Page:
It’s amazing how you can know someone for your entire life, and yet know so little about them.
Take for instance, your parents (GASP!). I’ll use my dad as an example.
Growing up, I’ll be honest, I wasn’t that interested in getting to know my parents as people. After all … they were my parents, and that was that. It was so easy to cast judgement on them without listening to what they had to say.
But things have changed. Especially now that I am writing a memoir, for the first time, I’m interested in their past: the trials they’ve faced; the heartaches they’ve suffered; the joys they’ve experienced.
And so, this weekend while I was home for Easter, I asked my dad to start from the beginning.
Usually I’m great at interrupting him when he speaks, but this time I just listened to what he had to say.
For about two hours I soaked in the stories of my dad’s past. I watched his face grow solemn as he talked about his mom’s death. I watched a smile creep across his face as he recounted memories of putting a tractor back together. I watched his eyes fill with tears as he spoke about some of the hardest moments of his life. And as I listened, I started to understand my dad more and more.
I began to learn from and relate to him. No longer was I absorbed in my own little world, I was a part of something bigger. No longer was my dad simply “dad,” but I began to see he was inherently just like me.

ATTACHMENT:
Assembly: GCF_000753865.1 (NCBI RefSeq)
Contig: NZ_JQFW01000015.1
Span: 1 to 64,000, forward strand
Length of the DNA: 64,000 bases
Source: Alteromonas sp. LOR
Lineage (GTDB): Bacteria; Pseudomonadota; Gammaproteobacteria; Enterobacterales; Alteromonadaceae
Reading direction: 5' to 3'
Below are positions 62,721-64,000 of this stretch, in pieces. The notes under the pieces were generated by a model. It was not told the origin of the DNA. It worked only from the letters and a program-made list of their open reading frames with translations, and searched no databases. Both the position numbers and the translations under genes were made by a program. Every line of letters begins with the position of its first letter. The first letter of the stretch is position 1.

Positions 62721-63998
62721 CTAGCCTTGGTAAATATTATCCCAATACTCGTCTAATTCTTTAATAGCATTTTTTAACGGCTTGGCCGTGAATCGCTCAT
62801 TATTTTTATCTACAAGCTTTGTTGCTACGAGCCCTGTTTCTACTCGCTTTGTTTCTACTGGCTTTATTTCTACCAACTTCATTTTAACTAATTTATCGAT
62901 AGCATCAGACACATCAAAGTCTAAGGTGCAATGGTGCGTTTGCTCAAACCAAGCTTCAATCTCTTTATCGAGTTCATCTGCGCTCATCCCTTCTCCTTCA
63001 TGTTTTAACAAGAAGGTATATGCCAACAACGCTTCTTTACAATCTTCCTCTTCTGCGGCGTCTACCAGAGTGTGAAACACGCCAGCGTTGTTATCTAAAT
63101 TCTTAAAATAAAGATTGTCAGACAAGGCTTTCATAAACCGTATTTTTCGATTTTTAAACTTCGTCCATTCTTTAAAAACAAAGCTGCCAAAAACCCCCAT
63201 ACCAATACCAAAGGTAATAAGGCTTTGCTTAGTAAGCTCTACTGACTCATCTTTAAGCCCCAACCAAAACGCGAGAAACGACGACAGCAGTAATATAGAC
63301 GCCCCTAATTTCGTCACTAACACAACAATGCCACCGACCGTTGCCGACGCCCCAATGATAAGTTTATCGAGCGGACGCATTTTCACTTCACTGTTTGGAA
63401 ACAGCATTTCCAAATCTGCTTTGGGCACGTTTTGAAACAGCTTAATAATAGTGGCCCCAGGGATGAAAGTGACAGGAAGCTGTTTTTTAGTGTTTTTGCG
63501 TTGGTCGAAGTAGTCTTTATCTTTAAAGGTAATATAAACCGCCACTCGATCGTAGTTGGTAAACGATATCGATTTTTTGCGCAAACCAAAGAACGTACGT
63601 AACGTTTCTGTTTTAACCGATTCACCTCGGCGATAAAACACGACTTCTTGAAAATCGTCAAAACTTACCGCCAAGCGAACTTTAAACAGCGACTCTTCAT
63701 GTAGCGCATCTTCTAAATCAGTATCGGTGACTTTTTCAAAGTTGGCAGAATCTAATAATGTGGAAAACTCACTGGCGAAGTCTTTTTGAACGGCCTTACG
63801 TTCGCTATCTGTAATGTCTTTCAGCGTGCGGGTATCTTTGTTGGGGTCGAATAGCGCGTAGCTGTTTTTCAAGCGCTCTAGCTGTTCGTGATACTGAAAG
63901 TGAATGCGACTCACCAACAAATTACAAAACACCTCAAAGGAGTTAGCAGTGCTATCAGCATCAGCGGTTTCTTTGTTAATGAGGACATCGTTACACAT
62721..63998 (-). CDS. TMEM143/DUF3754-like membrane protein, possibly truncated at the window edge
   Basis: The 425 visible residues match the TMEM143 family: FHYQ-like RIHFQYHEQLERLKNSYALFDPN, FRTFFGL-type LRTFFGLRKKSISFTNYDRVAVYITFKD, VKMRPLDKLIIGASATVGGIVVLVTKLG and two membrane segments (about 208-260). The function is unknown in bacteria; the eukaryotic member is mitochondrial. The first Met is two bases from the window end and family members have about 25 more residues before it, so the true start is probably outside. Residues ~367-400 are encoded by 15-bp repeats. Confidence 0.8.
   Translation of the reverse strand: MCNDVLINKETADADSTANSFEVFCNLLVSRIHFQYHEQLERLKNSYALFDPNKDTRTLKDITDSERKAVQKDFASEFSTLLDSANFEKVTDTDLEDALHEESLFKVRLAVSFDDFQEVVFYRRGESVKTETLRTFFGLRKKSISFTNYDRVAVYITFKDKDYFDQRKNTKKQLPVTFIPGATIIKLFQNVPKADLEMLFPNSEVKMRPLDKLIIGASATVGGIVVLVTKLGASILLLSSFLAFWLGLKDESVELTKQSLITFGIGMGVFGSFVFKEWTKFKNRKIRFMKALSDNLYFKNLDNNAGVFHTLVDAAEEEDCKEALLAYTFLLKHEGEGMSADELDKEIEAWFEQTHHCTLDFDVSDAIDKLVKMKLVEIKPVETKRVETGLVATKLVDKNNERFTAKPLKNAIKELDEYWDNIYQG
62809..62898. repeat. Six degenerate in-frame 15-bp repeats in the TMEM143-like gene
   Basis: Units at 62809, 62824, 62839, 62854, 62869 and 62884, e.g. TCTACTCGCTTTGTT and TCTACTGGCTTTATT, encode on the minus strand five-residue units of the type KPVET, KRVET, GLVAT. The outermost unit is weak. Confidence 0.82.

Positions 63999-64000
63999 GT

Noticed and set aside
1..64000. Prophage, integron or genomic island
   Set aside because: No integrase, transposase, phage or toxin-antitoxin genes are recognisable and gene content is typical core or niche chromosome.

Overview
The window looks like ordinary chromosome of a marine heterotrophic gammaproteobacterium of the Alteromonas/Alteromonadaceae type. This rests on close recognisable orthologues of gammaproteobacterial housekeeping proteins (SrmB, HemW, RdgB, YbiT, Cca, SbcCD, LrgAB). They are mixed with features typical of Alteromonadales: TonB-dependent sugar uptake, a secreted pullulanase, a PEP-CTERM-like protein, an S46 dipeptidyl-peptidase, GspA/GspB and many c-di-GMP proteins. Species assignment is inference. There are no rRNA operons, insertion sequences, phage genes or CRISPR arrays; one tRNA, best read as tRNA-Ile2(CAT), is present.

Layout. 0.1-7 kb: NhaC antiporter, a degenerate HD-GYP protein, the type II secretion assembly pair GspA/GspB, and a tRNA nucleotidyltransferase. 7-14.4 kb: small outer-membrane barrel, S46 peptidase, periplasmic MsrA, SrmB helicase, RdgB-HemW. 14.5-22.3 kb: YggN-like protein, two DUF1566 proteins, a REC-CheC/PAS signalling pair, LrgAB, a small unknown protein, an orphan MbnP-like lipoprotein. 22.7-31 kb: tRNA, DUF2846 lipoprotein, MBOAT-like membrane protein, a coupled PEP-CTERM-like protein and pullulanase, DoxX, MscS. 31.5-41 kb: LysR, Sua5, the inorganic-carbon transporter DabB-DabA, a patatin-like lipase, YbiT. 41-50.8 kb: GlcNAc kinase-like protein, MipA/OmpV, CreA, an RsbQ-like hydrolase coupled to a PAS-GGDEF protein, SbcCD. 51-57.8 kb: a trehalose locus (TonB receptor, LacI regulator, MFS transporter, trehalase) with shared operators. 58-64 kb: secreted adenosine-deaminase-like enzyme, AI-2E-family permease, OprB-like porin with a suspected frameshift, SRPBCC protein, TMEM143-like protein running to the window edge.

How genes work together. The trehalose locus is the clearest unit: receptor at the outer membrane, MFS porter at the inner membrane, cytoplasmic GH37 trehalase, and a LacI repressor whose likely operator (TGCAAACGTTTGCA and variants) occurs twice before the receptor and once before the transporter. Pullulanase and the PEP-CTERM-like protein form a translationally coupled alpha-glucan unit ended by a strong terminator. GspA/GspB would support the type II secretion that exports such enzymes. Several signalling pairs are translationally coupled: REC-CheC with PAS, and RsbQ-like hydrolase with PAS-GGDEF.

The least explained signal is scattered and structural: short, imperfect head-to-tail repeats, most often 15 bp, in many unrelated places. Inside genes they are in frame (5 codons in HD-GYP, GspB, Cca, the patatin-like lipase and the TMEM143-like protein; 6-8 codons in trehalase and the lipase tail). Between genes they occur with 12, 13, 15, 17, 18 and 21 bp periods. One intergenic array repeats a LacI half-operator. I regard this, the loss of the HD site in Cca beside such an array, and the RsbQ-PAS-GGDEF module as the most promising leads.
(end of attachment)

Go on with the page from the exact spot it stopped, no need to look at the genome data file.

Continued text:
As a child, I could judge him all I wanted to, but now, there was no room, place or need for judgement.
An open ear has a way of casting ignorant judgements aside.
It’s so easy to judge people. Our coworkers, neighbors, classmates, even friends. However, I’m learning that the more I listen, the harder it becomes to judge people and the easier it becomes to understand and love them.
Knowing someone’s story has a way of tearing down walls.
Choosing to listen to my dad changed my view and opinion of him. My hunch is, if you start to listen to the stories of those around you, your opinion of them might change, too.
Chances are you have more in common with others, even your greatest enemies, than you think.
What has listening taught you? Do you find it easier to judge than to listen?